Understanding the numbers of your blood pressure results remains a mystery for many. Although having two numbers as an outcome generally means you have a beating heart, there is more to it than that. Since the American Heart Association reports approximately 72% of American Hispanics who suffered a stroke in the past 12 months had high pressure readings, it’s more important than ever to understand what these numbers say about you and your health.
When your health care professional finishes pumping air into that tight band around your arm, they will then produce a set of numbers. These numbers are the result of the pressure in your arteries and consist of two figures, a top number, which is called the systolic, and the bottom number, the diastolic.
Your systolic number is the higher of the two numbers and measures the pressure going into your arteries. Every time your heart muscle contracts, the pressure is recorded as the systolic number.
The bottom number of your pressure reading measures artery pressure between heartbeats. Each time your heart muscle rests and the arteries fill with blood, there is pressure to be measured there as well.
The next time you go to your doctor and have your artery pressure tested, you can compare your results to that of the American Heart Association.
Normal: a systolic of less than 120 and a diastolic of less than 8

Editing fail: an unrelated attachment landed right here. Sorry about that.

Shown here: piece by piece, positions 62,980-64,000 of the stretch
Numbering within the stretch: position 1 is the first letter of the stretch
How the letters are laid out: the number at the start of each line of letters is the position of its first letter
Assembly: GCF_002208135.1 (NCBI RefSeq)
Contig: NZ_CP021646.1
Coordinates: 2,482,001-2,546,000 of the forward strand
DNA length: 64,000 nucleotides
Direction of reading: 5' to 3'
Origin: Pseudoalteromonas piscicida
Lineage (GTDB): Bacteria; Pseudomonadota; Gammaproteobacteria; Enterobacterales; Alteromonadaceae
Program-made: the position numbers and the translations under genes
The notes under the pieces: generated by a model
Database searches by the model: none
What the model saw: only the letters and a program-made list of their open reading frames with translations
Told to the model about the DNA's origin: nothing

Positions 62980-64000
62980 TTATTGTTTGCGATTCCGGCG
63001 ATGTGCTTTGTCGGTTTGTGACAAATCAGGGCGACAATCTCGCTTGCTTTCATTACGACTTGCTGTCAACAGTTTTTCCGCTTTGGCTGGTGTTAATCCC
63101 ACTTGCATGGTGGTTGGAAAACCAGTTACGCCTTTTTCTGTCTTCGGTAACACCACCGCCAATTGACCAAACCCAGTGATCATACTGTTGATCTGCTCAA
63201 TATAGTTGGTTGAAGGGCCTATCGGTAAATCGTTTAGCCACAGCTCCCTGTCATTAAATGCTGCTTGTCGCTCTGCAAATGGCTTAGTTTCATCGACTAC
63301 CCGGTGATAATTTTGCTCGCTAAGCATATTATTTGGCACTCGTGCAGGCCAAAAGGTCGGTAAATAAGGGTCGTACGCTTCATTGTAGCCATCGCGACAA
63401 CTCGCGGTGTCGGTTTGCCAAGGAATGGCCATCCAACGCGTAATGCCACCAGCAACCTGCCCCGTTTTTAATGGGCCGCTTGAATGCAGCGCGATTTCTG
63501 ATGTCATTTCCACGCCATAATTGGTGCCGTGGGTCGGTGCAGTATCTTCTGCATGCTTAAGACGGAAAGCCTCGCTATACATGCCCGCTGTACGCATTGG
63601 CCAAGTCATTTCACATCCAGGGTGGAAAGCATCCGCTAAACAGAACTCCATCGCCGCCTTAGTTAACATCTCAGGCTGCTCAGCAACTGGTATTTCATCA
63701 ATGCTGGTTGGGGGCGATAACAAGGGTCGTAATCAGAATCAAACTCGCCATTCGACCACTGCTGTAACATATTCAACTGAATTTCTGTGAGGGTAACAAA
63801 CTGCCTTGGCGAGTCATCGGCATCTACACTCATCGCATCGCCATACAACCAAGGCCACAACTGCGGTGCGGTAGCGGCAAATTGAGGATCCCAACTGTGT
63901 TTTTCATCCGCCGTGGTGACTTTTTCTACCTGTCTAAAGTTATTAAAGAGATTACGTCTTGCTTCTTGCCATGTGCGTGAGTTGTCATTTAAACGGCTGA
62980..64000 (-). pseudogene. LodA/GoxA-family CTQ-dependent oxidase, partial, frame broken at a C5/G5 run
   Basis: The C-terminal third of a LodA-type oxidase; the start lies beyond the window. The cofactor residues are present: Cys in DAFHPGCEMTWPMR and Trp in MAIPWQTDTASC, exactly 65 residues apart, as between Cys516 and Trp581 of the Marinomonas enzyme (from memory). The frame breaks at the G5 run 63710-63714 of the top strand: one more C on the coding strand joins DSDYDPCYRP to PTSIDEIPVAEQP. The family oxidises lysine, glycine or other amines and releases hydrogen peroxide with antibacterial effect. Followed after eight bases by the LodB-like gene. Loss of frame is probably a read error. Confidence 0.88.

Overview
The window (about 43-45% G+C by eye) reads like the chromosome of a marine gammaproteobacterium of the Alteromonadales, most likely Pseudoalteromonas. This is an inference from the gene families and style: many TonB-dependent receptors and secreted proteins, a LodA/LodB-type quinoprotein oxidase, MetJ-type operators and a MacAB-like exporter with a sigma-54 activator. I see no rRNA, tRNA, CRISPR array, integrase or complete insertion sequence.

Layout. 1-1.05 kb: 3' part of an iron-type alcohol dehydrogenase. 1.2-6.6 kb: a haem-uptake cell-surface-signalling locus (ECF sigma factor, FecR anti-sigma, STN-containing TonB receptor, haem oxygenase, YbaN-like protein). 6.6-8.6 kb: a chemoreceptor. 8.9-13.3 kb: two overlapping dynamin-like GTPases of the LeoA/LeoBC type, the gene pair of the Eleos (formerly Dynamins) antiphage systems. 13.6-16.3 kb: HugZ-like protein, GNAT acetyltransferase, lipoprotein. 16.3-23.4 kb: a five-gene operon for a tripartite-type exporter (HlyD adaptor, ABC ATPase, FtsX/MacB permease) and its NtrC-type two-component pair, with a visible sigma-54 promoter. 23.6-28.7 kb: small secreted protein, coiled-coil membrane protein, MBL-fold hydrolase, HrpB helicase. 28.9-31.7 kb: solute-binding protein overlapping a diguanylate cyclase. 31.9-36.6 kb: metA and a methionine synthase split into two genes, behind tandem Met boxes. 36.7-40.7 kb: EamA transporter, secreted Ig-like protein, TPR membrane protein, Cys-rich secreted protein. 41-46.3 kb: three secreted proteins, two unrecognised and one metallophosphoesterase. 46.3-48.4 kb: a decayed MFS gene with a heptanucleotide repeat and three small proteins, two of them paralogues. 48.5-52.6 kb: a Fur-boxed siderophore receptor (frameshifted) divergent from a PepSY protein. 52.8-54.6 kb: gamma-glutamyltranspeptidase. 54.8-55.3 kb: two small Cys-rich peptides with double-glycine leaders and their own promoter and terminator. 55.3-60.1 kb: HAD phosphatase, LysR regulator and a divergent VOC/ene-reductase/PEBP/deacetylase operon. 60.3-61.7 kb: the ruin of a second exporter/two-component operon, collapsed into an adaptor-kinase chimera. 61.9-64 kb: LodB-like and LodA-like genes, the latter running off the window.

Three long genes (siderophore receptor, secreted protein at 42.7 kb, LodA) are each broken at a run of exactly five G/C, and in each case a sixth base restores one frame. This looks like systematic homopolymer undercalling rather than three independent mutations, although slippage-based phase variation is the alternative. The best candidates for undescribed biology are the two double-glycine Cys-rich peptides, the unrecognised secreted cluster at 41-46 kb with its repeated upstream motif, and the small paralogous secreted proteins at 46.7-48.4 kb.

Prehypertension: a systolic between 120 and 139 and a diastolic between 80 and 89
High blood pressure: a systolic between 140 and 159 and a diastolic between 90 and 99
High blood pressure: a systolic 160 or higher and a diastolic of 100 or more
Hypertensive crisis: a systolic 180 or higher and a diastolic of 110 or more
Who gets tested?
The American Heart Association recommends people begin getting tested once every two years beginning age 20, but only if your blood pressure is less than 120/80 mm Hg. Keep in mind that your heart beat changes with stress, excitement, relaxation, anxiety, and exercise, so the figure of 120/80 mm Hg is used as an average. Whether you are one of the 33.5% of Americans with high pressure, or you are part of the 72% of Hispanic stroke suffers, you should make a point to have your blood pressure monitored by your doctor.
Symptoms of heart issues
For the most part, high readings and heart issues are rather symptomless conditions, making it even more vital to have your pressure checked on a regular basis. While some people experience some symptoms before a heart attack, many others do not. Being vigilant about the following symptoms could help save your life:
Understanding the importance of a blood pressure reading and how it can be related to potential heart problems could be the key to preventing a heart attack.